- The Washington Times - Wednesday, May 1, 2002

Aging rockers
"Aerosmith Steven Tyler, Joe Perry, Joey Kramer, Brad Whitford, and Tom Hamilton were sexy, bluesy guys from my home state of New Hampshire. They seemed sad, rowdy, and courteous at the same time. Now I'm 32, and the past has gone it went by like dusk to dawn but Aerosmith is still here.
"The other night, MTV premiered 'MTV Icon: Aerosmith,' the channel's tribute concert to the jokers who tried and failed to be the American Rolling Stones or, no, the country's one funky, blues-rock garage band with stamina or, let's face it, the aging derivative jerks in eyeliner who ride the nostalgia train and consent to appear on MTV as 'icons.'
"Of course, you can't underestimate the music industry's swelling capacity for gaudy self-congratulation. Through the device of the Rock and Roll Hall of Fame in Cleveland, the music business, with MTV still firmly at its center, has canonized more saints than John Paul II.
"It's also democratized rock fame. The assumptions behind 'Behind the Music' (VH1) and dozens of shows are evidence of the widespread belief that anyone who has had even a run-in with rock fame has a story worth telling. And maybe it's true. Rock stardom may be like the Congo: If you've been there, no matter what happened, we want to hear about it."
Virginia Heffernan, writing on "Sweet Emotion," Monday in Slate at www.slate.com

Breaking up is
"[W]ith the passage of the first no-fault divorce law, in 1969, in California [t]he imperative to keep a strained marriage afloat 'for the sake of the children' became an imperative to end a strained marriage for the sake of adults and, it was blithely assumed, for the greater happiness of the children involved.
"This liberating, '70s view was reflected in books with titles such as 'The Courage to Divorce' and 'Creative Divorce: New Opportunities for Personal Growth.' In 'The Future of Marriage,' the sociologist Jessie Barnard went so far as to declare that a woman had to be 'slightly ill mentally' in order to suffer the indignities of a traditional marriage.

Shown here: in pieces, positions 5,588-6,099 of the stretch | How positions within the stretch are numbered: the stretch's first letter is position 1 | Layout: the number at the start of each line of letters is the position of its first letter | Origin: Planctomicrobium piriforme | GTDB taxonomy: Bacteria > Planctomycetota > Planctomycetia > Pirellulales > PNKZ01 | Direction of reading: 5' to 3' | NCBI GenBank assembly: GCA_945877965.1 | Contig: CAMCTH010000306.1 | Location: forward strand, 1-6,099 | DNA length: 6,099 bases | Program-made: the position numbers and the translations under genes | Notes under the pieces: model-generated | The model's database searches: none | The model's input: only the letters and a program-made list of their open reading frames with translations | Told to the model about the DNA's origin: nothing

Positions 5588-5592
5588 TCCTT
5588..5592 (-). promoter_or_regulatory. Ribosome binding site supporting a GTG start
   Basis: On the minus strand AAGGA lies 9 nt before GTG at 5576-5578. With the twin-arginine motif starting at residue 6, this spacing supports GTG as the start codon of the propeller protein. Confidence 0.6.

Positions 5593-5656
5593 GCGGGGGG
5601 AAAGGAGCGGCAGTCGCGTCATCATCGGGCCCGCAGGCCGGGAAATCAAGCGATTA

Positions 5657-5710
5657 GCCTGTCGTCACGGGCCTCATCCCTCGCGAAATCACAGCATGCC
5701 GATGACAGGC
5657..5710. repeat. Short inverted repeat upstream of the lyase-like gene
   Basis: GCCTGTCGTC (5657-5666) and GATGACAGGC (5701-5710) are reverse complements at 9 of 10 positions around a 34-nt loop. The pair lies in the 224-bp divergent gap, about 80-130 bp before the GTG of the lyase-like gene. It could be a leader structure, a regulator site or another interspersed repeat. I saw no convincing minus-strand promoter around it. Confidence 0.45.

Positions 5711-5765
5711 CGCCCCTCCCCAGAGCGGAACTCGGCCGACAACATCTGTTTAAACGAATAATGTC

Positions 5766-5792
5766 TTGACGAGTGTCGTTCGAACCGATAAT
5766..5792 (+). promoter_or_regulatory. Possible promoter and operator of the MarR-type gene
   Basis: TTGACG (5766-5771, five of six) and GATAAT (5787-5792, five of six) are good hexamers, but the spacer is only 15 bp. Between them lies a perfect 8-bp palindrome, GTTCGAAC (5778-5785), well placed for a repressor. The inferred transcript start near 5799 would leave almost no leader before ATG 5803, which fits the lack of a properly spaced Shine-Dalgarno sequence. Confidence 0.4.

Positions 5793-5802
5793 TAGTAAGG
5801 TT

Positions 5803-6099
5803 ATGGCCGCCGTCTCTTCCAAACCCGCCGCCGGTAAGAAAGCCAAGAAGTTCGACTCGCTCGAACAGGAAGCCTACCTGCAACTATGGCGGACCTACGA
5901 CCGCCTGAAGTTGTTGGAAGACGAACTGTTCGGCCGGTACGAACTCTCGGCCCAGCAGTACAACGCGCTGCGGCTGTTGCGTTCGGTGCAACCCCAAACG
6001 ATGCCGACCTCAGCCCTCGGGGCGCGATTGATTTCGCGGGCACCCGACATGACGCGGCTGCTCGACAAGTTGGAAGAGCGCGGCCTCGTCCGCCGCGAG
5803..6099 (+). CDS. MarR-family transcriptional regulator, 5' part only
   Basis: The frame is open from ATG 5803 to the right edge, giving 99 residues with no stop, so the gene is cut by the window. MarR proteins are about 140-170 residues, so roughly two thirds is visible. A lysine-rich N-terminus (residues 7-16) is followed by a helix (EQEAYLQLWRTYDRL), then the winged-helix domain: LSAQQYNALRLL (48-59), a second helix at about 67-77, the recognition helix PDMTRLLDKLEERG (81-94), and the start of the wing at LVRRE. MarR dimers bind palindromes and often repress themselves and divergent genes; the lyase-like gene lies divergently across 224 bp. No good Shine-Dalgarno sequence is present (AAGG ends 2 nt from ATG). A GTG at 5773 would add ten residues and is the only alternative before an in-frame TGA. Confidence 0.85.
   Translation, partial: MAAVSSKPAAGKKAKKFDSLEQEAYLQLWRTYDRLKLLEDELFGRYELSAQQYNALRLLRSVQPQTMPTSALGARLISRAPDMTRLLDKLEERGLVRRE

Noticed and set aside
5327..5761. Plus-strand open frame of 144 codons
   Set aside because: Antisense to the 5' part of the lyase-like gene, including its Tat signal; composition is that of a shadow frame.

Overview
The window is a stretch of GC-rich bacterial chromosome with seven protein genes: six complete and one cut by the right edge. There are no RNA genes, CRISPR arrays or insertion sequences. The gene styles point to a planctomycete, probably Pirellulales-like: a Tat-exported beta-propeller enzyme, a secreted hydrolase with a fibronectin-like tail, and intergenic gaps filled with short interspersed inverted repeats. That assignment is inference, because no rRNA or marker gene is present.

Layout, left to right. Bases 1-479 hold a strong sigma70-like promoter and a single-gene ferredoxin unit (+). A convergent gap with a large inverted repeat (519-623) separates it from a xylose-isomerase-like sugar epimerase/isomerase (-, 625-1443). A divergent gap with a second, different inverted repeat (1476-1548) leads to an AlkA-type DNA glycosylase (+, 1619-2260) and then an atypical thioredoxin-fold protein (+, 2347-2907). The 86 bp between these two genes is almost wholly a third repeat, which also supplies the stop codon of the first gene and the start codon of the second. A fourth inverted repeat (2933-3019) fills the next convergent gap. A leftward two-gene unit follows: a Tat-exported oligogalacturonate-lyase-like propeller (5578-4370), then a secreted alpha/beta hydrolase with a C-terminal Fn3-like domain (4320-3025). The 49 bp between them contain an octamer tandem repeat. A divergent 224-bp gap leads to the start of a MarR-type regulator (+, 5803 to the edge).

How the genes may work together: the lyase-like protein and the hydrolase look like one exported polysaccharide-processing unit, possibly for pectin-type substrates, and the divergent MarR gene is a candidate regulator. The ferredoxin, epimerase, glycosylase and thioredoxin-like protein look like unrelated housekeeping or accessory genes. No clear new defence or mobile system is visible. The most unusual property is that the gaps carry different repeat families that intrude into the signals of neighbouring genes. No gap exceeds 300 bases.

"Divorce has very little to recommend it. Aside from the disorienting upheaval in a familiar if not necessarily blissful way of life, a divorce, especially if it involves children, often leaves bloodshed in its wake.
"In the end, I don't think there is any way of getting around the failure that divorce represents; and, however confused our sense of direction, our children want the old, linear plot line. Despite our wish to suspend narrow judgments of what constitutes a normal family, children are inherently conservative."
Daphne Merkin, writing on "Can This Divorce Be Saved?" in the April 29 issue of the New Yorker

Declining legacy
"A recent Gallup Poll has confirmed what many suspected would be the case: Bill Clinton's retrospective presidential approval rating has plummeted to 51 percent, far below the average of his second term. There is no reason to believe that his fall in public esteem has yet reached bottom.
"Only two other presidents since 1960 have experienced declining approval ratings after leaving office (Lyndon Johnson and Richard Nixon). To the contrary, most presidents see their approval ratings rise after they leave office, as mistakes and partisan battles recede into the past.
"This news has undoubtedly caused enormous consternation for Mr. Clinton and his entourage, who were veritably obsessed with advancing his 'legacy.' Perhaps the first lesson in all of this is that there may be an inverse relationship between the attention a president lavishes on promoting his historical reputation and the reputation he actually achieves."
Andrew E. Busch, writing on "The Incredible Shrinking Ex-President," an April editorial from the Ashbrook Center at www.ashbrook.org

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